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Materials at the Mesoscale

Los Alamos’s bold proposal to understand and control material properties
December 12, 2015
Materials at the Mesoscale

Between the atomic and macro scales lies a gap in our knowledge of materials known as the mesoscale.

A gap remains in the understanding of mesoscale properties and responses, especially in extreme temperature, pressure, strain, chemical, electromagnetic, and radiation environments. That understanding is necessary to simulate a material’s behavior with sufficient validity to allow for its certification.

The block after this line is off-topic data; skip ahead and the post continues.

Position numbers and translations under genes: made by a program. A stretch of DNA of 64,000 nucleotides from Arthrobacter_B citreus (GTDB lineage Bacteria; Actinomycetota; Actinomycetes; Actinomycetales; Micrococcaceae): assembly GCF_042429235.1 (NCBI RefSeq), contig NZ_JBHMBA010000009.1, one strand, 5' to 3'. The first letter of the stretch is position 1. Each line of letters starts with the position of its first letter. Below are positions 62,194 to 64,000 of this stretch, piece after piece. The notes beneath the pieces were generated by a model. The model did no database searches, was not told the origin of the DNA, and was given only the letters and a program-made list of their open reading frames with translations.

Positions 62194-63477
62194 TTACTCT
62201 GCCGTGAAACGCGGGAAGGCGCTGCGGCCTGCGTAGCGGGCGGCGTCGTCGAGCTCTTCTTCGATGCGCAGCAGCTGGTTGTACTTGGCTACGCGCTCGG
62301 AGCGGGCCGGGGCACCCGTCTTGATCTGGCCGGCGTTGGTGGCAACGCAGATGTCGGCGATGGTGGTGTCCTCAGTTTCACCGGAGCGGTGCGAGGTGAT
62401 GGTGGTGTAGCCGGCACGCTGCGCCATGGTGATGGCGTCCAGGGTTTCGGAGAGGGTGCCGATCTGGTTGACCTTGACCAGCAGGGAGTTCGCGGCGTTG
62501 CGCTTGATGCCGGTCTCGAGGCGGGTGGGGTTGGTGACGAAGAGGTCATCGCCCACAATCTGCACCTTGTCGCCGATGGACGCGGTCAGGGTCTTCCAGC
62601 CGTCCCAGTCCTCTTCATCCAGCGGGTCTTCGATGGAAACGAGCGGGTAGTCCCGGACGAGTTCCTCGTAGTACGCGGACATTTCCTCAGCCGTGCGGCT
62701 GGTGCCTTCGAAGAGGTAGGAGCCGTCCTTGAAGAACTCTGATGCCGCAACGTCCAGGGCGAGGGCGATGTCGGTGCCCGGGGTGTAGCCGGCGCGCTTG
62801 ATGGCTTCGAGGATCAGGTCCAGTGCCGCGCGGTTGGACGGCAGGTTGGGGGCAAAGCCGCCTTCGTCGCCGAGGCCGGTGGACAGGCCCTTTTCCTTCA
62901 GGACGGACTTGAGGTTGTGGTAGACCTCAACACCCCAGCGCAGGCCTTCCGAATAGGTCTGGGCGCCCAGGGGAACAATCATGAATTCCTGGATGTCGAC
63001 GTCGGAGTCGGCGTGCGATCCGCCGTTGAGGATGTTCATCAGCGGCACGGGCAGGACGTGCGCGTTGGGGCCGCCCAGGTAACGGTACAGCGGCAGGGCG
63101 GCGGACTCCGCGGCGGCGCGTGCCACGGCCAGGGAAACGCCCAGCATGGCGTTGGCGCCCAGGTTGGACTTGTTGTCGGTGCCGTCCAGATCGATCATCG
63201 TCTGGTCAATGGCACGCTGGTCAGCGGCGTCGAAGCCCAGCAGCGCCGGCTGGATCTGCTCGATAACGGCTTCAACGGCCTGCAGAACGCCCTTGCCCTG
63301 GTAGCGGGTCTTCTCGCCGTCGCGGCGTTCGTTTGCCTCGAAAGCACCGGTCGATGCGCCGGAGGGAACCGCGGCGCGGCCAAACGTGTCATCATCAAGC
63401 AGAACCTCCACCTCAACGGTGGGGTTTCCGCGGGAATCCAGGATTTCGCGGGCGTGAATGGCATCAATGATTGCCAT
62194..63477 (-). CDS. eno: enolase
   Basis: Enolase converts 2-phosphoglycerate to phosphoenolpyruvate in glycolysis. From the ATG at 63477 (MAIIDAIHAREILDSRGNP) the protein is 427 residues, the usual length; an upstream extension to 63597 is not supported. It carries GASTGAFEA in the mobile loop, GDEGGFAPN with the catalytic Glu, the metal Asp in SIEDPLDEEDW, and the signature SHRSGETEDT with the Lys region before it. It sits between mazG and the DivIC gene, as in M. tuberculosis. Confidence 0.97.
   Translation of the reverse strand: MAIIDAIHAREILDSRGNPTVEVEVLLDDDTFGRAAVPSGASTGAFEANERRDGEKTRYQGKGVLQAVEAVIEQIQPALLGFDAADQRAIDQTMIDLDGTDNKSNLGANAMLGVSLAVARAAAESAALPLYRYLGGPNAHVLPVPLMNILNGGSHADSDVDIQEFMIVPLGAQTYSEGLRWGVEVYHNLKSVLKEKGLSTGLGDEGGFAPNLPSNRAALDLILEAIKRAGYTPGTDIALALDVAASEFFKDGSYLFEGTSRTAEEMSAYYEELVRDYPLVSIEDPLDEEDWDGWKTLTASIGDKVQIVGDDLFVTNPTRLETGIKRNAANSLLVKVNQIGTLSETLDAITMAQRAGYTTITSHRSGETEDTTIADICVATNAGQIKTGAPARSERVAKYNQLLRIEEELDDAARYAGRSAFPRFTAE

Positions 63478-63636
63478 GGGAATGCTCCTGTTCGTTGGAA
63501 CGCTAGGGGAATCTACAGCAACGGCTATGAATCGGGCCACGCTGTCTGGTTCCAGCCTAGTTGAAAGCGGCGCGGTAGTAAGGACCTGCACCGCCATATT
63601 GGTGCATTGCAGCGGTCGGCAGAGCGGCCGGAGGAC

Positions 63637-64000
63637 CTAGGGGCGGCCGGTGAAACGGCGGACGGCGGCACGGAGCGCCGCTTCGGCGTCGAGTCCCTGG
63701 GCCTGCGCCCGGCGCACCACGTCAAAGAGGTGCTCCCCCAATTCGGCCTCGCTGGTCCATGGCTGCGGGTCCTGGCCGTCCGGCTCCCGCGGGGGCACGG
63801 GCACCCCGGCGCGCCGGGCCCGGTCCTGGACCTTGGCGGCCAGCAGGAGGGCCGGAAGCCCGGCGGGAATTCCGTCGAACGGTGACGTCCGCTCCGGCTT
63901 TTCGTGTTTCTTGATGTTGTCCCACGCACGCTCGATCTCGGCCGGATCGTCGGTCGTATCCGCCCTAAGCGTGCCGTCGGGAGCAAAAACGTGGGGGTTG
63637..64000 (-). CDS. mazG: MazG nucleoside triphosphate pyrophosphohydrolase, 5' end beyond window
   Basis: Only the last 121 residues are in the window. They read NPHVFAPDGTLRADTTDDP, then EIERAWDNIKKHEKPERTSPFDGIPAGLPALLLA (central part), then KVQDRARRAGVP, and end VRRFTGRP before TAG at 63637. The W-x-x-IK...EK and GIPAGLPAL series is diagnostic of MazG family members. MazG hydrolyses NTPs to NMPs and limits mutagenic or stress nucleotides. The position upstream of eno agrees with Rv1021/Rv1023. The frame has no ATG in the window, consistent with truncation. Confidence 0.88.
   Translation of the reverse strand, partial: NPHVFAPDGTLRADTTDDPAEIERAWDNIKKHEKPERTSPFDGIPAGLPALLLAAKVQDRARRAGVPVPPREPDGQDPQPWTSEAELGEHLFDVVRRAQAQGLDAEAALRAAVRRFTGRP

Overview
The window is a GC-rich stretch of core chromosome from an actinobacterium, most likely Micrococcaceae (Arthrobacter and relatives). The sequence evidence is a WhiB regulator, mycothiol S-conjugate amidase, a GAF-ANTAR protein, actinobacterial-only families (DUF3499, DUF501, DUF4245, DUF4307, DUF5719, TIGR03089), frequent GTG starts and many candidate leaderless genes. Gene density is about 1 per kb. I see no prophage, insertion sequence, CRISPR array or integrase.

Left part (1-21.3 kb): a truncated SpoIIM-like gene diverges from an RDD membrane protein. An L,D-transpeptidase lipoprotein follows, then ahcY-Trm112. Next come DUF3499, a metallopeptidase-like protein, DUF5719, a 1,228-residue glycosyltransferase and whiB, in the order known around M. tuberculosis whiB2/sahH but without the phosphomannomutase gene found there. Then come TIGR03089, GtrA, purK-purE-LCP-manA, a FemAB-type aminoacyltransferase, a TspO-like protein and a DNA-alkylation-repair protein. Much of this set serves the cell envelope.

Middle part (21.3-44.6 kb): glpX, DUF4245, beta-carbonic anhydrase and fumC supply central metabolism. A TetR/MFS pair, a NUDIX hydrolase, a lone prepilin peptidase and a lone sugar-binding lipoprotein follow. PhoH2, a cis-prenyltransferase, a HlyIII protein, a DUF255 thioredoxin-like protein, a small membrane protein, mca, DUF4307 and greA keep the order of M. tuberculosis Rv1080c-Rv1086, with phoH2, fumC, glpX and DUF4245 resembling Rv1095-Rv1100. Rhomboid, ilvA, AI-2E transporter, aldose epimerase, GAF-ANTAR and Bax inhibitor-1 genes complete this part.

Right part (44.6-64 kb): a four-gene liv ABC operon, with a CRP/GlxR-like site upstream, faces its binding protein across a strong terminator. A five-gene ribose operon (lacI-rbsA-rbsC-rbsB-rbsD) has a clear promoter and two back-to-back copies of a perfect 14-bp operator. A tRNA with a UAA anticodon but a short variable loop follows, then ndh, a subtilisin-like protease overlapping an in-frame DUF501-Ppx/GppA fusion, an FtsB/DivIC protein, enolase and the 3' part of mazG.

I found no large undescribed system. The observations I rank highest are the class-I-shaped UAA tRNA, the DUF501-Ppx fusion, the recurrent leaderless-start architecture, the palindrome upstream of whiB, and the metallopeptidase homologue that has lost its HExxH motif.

Two Los Alamos scientists are contributing to a body of knowledge that, once integrated into the science and technology culture, is likely to revolutionize how we discover, develop, and apply new materials. Cindy Bolme studies “dynamically induced material transitions,” or, informally, “what happens when you hit a material really hard.” Amy Clarke studies how different material properties, such as yield strength and crystallographic texture, emerge not only from the material’s composition, but also from the conditions in which it is originally made. Both scientists, and many others, hope to continue their work in a new, high-tech research complex proposed to be built at Los Alamos National Laboratory.